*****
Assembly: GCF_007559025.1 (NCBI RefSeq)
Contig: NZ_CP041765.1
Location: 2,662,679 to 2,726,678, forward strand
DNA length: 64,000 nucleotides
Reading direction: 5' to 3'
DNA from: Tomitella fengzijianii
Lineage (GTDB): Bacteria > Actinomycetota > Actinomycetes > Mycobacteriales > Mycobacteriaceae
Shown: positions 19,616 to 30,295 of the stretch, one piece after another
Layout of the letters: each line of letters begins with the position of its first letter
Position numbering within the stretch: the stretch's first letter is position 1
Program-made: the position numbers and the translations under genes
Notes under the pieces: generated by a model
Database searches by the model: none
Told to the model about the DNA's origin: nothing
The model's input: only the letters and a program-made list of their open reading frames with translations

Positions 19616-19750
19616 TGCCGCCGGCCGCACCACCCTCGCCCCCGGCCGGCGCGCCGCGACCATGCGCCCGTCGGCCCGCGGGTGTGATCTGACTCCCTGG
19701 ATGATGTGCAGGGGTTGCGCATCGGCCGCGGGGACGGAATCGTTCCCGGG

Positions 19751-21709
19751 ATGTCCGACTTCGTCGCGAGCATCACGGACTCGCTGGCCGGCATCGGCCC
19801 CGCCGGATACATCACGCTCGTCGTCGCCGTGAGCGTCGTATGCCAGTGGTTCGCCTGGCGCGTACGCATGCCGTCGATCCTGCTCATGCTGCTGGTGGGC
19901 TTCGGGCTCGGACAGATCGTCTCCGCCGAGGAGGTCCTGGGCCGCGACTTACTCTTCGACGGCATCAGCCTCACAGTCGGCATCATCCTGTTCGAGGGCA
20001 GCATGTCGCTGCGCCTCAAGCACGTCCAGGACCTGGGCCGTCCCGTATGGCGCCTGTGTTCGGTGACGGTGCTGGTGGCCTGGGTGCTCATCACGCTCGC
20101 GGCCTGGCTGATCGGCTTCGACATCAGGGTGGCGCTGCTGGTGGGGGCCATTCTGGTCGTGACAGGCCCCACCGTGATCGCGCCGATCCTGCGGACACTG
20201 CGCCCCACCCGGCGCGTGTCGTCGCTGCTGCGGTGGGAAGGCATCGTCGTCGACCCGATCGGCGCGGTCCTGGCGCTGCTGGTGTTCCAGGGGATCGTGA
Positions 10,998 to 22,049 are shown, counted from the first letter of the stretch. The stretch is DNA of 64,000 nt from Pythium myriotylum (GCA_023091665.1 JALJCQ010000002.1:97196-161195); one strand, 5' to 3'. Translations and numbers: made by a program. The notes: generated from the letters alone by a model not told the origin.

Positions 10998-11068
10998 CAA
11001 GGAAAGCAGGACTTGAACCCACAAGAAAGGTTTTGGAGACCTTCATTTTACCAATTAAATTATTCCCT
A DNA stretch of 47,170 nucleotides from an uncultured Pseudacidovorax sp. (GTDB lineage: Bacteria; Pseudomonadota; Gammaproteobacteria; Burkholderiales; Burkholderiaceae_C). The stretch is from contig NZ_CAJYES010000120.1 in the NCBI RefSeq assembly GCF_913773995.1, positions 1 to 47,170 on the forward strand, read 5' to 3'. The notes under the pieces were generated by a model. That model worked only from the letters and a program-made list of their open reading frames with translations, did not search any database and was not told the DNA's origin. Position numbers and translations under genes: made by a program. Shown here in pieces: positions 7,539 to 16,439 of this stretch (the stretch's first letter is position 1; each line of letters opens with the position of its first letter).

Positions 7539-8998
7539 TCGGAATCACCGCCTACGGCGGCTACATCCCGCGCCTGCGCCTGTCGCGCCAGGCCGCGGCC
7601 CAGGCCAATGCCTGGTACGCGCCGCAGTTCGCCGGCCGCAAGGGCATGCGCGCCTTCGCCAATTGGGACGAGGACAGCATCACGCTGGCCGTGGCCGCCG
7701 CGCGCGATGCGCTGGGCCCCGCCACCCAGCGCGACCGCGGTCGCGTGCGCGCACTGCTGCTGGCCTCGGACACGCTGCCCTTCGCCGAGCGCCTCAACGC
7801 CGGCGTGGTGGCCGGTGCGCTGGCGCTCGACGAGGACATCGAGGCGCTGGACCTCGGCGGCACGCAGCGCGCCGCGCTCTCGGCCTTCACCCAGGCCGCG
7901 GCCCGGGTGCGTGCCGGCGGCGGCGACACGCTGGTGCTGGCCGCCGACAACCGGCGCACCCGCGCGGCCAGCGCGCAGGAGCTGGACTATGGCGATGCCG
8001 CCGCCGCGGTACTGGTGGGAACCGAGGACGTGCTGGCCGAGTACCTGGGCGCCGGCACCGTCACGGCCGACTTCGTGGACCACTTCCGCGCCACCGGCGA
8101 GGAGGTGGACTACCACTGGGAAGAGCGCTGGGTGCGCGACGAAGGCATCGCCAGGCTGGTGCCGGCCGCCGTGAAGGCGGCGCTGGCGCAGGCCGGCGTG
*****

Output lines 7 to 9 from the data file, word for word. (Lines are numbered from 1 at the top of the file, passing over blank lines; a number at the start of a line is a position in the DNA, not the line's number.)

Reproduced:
Lineage (GTDB): Bacteria > Actinomycetota > Actinomycetes > Mycobacteriales > Mycobacteriaceae
Shown: positions 19,616 to 30,295 of the stretch, one piece after another
Layout of the letters: each line of letters begins with the position of its first letter